Judge could block courthouse opening
Overdue, over-budget facility set to open late next month
Chief Circuit Judge Donald Moran said he may block the opening of the new Duval County courthouse after the mayor's recent move to cut $1 million in new furniture for the facility's hearing rooms and judges' chambers.
Moran, along with the state attorney's office, met with the City Council courthouse oversight committee late Monday afternoon to talk about the developments of the overdue and over-budget courthouse, which is scheduled to open May 29.
Moran said he was disappointed in Mayor Alvin Brown's decision and said Brown's staff is somewhat dysfunctional, as far as the courthouse goes.
"I think I stated it accurately when I said I've had difficulty from the beginning with this administration," Moran said at the meeting. "They've held peace at committee meetings without our knowledge where it requires a user to be there. They cut out audio-visual, microphones for the courtrooms, all kinds of things, which are required by law. The ADA requires it."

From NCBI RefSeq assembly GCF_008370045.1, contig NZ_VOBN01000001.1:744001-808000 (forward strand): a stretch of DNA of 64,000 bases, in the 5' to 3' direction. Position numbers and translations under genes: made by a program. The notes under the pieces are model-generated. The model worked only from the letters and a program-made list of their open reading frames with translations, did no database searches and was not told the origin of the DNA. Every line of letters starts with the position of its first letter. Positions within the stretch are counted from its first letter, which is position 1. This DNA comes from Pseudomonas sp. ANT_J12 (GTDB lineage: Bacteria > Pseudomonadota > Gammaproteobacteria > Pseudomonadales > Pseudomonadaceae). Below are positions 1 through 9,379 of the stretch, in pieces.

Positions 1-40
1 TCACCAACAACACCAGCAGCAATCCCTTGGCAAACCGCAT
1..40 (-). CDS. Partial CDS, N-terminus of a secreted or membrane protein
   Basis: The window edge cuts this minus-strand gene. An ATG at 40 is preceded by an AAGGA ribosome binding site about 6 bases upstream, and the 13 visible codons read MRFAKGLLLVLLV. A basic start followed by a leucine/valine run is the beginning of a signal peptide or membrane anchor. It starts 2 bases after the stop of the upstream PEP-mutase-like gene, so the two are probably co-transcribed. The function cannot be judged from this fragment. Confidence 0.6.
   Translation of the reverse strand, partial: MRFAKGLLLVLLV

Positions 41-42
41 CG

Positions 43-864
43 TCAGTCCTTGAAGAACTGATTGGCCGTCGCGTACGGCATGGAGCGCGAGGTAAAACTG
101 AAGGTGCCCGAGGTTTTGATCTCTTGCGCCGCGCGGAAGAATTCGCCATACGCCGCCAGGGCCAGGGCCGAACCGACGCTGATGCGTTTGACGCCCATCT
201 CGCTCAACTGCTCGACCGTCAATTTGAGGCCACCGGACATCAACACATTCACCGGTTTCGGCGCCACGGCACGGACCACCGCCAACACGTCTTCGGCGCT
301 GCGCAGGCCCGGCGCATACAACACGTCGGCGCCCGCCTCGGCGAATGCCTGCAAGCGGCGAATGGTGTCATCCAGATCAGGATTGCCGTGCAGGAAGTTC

Moran said Brown's staff has no idea what's involved and that their plan will make the courthouse non-functional.
"There's been a terrible lack of cooperation and communication, and it's unfortunate," Moran said. "I've dealt with Mayor (John) Peyton and (Mayor John) Delaney on this project, and while they may have been difficult, at least there was some communication. So there's been a lack of communication leading to a lack of cooperation."
"We are working on that issue," Brown said earlier Monday. "We are trying to make sure we live within our means and protect the taxpayers' dollars. I think our goal is that we are fair."
Brown said he didn't have anything to say to Moran.
"I think it's self-explanatory, making sure we do what is fair and right," he said. "I have great confidence in this system. I think it's all going to work out."
State Attorney Angela Corey has been upset with the city and lack of work on the state attorney's offices at the complex. She backs Moran and said something has to be done.
"We are concerned about having a fully functioning courthouse," Corey said. "Our primary concern is making sure our building gets under way so our lawyers can function. Here we are at Victims' Rights Week, and the most important thing is our office can be in court every day to represent those victims of crime."
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